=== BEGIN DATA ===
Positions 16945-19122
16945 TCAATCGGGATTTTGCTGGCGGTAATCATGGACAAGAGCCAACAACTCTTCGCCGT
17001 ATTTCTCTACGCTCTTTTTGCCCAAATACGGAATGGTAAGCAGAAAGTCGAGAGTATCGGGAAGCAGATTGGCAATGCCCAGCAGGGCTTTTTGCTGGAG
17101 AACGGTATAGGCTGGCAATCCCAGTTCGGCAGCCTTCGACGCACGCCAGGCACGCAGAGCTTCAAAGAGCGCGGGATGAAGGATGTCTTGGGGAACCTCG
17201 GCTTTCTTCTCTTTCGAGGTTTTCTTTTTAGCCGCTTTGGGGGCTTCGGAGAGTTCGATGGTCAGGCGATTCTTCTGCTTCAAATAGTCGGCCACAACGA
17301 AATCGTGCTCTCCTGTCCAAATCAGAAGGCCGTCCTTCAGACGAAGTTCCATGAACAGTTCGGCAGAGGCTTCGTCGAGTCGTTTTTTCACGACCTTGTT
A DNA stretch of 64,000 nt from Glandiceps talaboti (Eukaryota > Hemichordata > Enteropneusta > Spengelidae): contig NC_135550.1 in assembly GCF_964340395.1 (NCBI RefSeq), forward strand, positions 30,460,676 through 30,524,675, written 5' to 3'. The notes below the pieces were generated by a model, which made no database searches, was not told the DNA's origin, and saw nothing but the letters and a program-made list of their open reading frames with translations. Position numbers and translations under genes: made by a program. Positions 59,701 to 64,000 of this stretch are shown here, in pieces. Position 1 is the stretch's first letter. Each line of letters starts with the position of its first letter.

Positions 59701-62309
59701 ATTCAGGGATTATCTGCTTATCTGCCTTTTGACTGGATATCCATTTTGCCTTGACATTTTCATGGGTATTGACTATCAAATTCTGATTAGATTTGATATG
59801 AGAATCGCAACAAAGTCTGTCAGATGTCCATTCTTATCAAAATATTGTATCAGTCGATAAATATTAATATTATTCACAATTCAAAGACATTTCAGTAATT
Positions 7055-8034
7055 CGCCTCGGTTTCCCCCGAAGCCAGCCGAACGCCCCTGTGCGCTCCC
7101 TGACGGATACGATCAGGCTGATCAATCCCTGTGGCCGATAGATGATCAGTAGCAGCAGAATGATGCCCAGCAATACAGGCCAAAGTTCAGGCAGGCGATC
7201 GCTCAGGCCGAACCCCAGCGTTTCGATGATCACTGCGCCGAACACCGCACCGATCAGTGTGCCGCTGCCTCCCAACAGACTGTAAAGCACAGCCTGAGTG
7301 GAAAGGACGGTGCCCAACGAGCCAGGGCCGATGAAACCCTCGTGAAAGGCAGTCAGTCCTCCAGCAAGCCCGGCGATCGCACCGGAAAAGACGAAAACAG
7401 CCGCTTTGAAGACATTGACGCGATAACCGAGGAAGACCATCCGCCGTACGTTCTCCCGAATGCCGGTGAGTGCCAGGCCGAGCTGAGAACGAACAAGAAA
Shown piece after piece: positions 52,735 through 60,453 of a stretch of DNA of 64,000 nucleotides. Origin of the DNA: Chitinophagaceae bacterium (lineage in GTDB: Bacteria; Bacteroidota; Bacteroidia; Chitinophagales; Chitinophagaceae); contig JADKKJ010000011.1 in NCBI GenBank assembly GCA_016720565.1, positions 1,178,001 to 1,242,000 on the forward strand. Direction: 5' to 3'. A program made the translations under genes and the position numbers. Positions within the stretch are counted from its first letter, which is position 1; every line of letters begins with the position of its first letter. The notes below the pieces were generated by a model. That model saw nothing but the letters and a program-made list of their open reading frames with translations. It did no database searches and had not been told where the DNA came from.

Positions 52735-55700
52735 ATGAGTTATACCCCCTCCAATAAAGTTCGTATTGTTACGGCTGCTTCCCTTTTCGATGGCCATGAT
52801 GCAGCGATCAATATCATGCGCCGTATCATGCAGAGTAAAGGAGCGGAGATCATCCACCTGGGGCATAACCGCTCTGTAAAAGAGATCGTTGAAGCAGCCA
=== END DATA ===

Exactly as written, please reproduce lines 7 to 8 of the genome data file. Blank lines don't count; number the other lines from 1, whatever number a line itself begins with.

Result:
A DNA stretch of 64,000 nt from Glandiceps talaboti (Eukaryota > Hemichordata > Enteropneusta > Spengelidae): contig NC_135550.1 in assembly GCF_964340395.1 (NCBI RefSeq), forward strand, positions 30,460,676 through 30,524,675, written 5' to 3'. The notes below the pieces were generated by a model, which made no database searches, was not told the DNA's origin, and saw nothing but the letters and a program-made list of their open reading frames with translations. Position numbers and translations under genes: made by a program. Positions 59,701 to 64,000 of this stretch are shown here, in pieces. Position 1 is the stretch's first letter. Each line of letters starts with the position of its first letter.

Positions 59701-62309